We talk here, at the Blue Metropolis Montreal International Literary Festival, among other things about voice and poetry in his debut novel The Law of Dreams, Winner of The 2006 Governor General’s Literary Award for Fiction. It tells the story of a young man’s struggle to survive the Great Famine in Ireland of 1847. On his odyssey through Ireland and Britain, and across the Atlantic to Canada Fergus O’brien encounters death, violence, sexual heat, ‘boy soldiers, brigands, street toughs and charming, willful girls – all struggling for survival in the aftermath of natural catastrophe magnified by political callousness and brutal neglect. ‘ Think Dickens meets J.M. Coetzee.

The book has been hailed by many reputable media outlets including The New York Times and The New Yorker.

Direct download: Peter_Behrens_The_Law_of_Dreams_Interview_April_07_.mp3
Category:Author Interview -- posted at: 12:41pm EDT

Lydia Davis is a contemporary American author and translator of French. From 1974 to 1978 she was married to Paul Auster, with whom she has a son. She has published six collections of short stories, including The Thirteenth Woman and Other Stories (1976) and Break It Down (1986). Her most recent collection is not Samuel Johnson Is Indignant, but rather Varieties of Disturbance, published by Farrar, Strauss & Giroux. Her stories are acclaimed for their brevity, poetry, philosophy and humour. Many are only one or two sentences long.

We talk here, at the Blue Metropolis Montreal International Literary Festival, about the role of the translator, her Swann’s Way, measuring rooms three inches at a time, becoming Proust as an actor might a character, dialogue being more of a translation challenge than description because speech is born of environment and times, and the goal of creating living language that’s timeless.

Copyright © 2007 by Nigel Beale

Direct download: Lydia_Davis_Proust_Translator_Interview_April_2007.mp3
Category:Author Interview -- posted at: 11:46am EDT

Amanda Earl writes erotic fiction in Ottawa, Canada, as much for her own pleasure as anything else. Her stories have consistently been selected for publication in Carroll and Graf’s annual Mammoth Book of Best New Erotica. Amanda publishes and writes poetry, is managing editor of the Bywords Quarterly Journal, and hosts Bywords.ca, a website invaluable to Ottawanians interested in local literary events.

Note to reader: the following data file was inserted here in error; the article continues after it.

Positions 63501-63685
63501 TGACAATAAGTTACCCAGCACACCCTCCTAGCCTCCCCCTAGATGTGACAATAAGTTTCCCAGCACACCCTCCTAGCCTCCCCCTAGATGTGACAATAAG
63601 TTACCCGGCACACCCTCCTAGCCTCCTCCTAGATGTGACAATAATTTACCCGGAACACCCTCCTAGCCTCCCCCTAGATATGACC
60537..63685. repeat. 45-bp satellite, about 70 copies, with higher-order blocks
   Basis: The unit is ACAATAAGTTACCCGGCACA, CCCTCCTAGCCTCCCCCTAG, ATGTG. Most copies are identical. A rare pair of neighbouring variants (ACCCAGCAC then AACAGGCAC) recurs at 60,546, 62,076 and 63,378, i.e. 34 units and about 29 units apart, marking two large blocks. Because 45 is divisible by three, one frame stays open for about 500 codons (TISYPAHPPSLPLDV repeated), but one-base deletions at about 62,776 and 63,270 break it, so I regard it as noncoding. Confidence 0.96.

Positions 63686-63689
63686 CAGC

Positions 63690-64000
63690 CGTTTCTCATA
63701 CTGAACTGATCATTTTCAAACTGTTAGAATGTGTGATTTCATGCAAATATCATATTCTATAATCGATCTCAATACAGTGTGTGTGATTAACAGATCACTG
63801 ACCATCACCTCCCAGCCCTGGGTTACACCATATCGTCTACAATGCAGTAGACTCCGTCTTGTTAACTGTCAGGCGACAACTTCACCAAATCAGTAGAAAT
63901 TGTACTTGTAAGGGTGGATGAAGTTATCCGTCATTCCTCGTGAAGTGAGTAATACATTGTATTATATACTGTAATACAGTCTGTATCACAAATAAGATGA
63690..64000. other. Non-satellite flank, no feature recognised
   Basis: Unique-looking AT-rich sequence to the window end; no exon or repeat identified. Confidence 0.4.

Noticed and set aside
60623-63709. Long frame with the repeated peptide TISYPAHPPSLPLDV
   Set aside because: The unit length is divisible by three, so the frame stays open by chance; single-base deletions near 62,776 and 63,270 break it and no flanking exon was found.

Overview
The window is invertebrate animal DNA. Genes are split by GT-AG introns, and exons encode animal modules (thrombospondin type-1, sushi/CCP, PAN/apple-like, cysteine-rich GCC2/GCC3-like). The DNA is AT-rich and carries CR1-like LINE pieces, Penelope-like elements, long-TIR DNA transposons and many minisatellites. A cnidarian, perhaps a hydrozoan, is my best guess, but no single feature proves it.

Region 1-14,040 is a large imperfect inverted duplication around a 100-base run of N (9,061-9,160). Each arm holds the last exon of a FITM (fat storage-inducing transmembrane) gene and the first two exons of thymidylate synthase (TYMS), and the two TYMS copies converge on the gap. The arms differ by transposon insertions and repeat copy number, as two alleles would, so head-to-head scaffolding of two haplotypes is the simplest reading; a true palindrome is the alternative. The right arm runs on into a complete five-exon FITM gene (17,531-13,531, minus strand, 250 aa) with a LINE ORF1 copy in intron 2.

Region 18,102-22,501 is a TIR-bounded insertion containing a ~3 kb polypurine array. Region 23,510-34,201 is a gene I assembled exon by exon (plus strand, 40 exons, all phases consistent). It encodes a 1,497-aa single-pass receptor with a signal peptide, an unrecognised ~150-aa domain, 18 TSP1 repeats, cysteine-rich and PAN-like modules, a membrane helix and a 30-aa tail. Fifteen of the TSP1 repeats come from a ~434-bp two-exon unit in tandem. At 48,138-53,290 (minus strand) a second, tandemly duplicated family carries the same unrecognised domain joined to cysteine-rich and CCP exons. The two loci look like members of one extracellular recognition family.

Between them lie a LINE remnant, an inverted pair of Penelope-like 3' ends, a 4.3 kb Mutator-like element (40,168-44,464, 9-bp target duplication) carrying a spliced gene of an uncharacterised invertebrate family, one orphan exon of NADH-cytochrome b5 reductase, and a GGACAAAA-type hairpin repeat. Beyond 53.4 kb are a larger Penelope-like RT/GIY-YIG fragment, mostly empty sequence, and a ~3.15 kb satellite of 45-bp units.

We talk here about the definitions of erotica and pornography (a common joke: “Erotica is when you use a feather. Pornography is when you use the whole chicken.�?), red wine versus white, connecting with and arousing readers, giving pleasure, the act, golden showers, being bad, the Erotica Readers and Writers Association, S&M, compelling characters and work as prostitution.

 

Direct download: Amanda_Earl_Erotica_Ottawa_Sept_2006.mp3
Category:Author Interview -- posted at: 1:36am EDT

Ronald Cohen is author of the Bibliography of the Writings of Sir Winston Churchill 3 Volume Set (ISBN: 0826472354) published in 2006: a ‘richly annotated work’ containing thousands of entries, with detailed descriptions of each work by Churchill, including information on content, typography,paper, illustrations, maps, facsimiles, bindings, dust jackets, publication and printing history, translations, and library/collection locations, plus circumstances of publication.

Cohen’s fascination with Churchill began during his time with The Economist in London, shortly after his graduation from Harvard University. He began collecting Churchilliana in 1969. The publication of this major work is the culmination of 25 years’ dedicated research. Cohen is the National Chair of the Canadian Broadcast Standards Council, a lawyer, founding Chairman of the Academy of Canadian Cinema and Television, a Genie award-winning film producer, and President of the Friends of Library and Archives Canada.

We talk here generally about the art of bibliography, specifically about binding and centriod colour charts, altruism, accessibility, building road-maps, how many bibliographers start off as disgruntled collectors, experiencing the thrill and joy of collecting without having to lay out the dough, bibliography as storytelling, innovative periodical entry descriptions, errata, when to stop, how Cohen always got it wrong, surrendering, and uncharted works bolting from the undergrowth.

 

(For more of Nigel Beale's Musings on the Book, Literature, Poetry, Literary Criticism, Collecting, Media, Life and the Arts...please visit http://nigelbeale.com)

Direct download: Ron_Cohen_Churchill_Bibliography_Ottawa_Sept_2006_1.mp3
Category:Author Interview -- posted at: 2:10pm EDT